vectors, and n be a unit vector normal to both a and b. The dot and p2 p1 + t + t . . . . . . . . . . . . . . . . . . . . . . . . . . . . . . . . (A-17)

2 1 2

cross products are then described by Eqs. A-1 through A-3:

a b = a1b1 + a2b2 + a3b3, . . . . . . . . . . . . . . . . . . . . . . . . . . . . (A-1) Interpolation. Referring to Fig. 6, interpolation involves deter-

mining the position p* at some point on the arc, given a criterion.

a b = a b cos, . . . . . . . . . . . . . . . . . . . . . . . . . . . . . . . . . (A-2) The corresponding direction vector at the point is t* (Eq. A-18):

a b = a b sin n, . . . . . . . . . . . . . . . . . . . . . . . . . . . . . . (A-3)

a b c = a cb a bc, . . . . . . . . . . . . . . . . . . . . . (A-4)

a b c = a1b2c3 b3c2 + a2b3c1 b1c3 + a3b1c2 b2c1.

t* = sin* cos*

sin* sin* . . . . . . . . . . . . . . . . . . . . . . . . . . . . . . (A-18)

cos*

. . . . . . . . . . . . . . . . . . . . . . . . (A-5) The binormal vector, n12, can also be written in terms of the

direction vectors at the start point and the point at which the

Minimum Curvature. Zaremba2 presented the following deri- interpolation is to take place:

vation (refer to Fig. 4, the direction vectors t1 and t2 at the arcs t1 t*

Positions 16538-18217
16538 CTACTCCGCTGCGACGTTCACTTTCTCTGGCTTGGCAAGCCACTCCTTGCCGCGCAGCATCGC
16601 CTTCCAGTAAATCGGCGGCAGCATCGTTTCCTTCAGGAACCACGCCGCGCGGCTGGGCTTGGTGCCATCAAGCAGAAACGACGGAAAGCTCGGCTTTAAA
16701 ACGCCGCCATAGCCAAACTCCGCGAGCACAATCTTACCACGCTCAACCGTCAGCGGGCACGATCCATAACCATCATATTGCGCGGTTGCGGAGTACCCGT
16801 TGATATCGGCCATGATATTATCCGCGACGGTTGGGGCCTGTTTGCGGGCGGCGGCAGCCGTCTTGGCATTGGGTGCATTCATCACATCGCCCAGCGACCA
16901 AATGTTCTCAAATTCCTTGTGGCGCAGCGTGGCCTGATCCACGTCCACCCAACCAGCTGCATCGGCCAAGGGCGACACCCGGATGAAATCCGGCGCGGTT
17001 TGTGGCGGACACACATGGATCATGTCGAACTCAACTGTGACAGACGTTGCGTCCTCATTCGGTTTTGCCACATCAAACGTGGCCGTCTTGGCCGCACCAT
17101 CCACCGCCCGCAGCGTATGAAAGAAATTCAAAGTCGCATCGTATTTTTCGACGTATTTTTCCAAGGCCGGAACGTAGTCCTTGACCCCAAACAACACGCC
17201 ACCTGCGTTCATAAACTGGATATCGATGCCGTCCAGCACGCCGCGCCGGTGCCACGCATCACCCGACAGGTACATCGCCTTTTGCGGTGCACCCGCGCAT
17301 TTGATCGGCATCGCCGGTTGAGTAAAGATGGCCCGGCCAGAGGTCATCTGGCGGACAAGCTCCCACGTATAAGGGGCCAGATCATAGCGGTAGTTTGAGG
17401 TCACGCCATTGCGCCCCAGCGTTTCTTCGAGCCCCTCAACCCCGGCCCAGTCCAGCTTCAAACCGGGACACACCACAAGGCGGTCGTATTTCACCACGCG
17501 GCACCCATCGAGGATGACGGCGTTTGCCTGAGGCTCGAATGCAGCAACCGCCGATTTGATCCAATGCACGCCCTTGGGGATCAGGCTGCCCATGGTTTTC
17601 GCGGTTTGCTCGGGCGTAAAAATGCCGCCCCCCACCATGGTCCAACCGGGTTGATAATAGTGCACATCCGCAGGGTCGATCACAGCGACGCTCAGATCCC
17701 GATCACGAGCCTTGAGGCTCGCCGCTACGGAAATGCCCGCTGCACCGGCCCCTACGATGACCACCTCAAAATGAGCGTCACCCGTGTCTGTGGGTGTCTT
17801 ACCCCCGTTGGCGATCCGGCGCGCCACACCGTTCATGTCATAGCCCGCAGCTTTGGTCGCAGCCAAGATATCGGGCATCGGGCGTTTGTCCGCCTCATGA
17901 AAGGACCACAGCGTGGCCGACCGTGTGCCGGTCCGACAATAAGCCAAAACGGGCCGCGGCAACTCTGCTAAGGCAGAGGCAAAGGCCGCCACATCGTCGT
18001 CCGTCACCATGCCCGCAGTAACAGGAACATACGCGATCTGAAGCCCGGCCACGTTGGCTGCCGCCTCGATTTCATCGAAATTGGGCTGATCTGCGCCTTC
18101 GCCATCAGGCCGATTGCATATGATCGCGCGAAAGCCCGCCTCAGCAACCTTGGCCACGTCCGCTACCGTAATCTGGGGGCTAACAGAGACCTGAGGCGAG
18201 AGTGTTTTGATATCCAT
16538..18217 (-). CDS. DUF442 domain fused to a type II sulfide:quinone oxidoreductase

ends are given by Eqs. A-6 and A-7, respectively): n12 = . . . . . . . . . . . . . . . . . . . . . . . . . . . . . . . . . . . . . . (A-19)

sin*

sin1 cos1

Equating Eqs. A-8 and A-19, and taking the cross product of

t1 = sin1 sin1 . . . . . . . . . . . . . . . . . . . . . . . . . . . . . . . . (A-6) both sides of the equality with t1, gives Eq. A-20:

cos1

t1 t1 t* t1 t1 t2

= . . . . . . . . . . . . . . . . . . . . . . . (A-20)

and sin* sin

t2 = sin2 cos2

cos2

sin2 sin2 . . . . . . . . . . . . . . . . . . . . . . . . . . . . . . . . . (A-7)

Using Eq. A-4 to expand the triple-cross products, and rear-

ranging for t*, gives Eq. A-21:

t* = t1 cos*

sin*t1 cos t2

. . . . . . . . . . . . . . . . . . . . (A-21)

The binormal vector, n12, and vectors b1 and b2 at the arcs sin

ends, are given by the Eqs. A-8, A-9, and A-10, respectively: Multiply the numerator and denominator of the first term in

t1 t2 A-21 by sin and collect terms in t1 and t2. After simplification,

n12 = , . . . . . . . . . . . . . . . . . . . . . . . . . . . . . . . . . . . . . . . (A-8) this gives the important relationship in A-22 that is the foundation

sin for all the interpolation formulae:

b1 = t1 n12, . . . . . . . . . . . . . . . . . . . . . . . . . . . . . . . . . . . . . . (A-9) sin * sin*

t* = t1 + t . . . . . . . . . . . . . . . . . . . . . . . . (A-22)

and sin sin 2

b2 = t2 n12. . . . . . . . . . . . . . . . . . . . . . . . . . . . . . . . . . . . . . (A-10) Substituting Eqs. A-6, A-7, and A-18 into Eq. A-22 gives

Eq. A-23:

Substituting n12 from Eq. A-8 into Eqs. A-9 and A-10, and using

Eq. A-4 for the vector triple products, gives Eqs. A-11 and A-12: sin* cos* sin1 cos1

sin *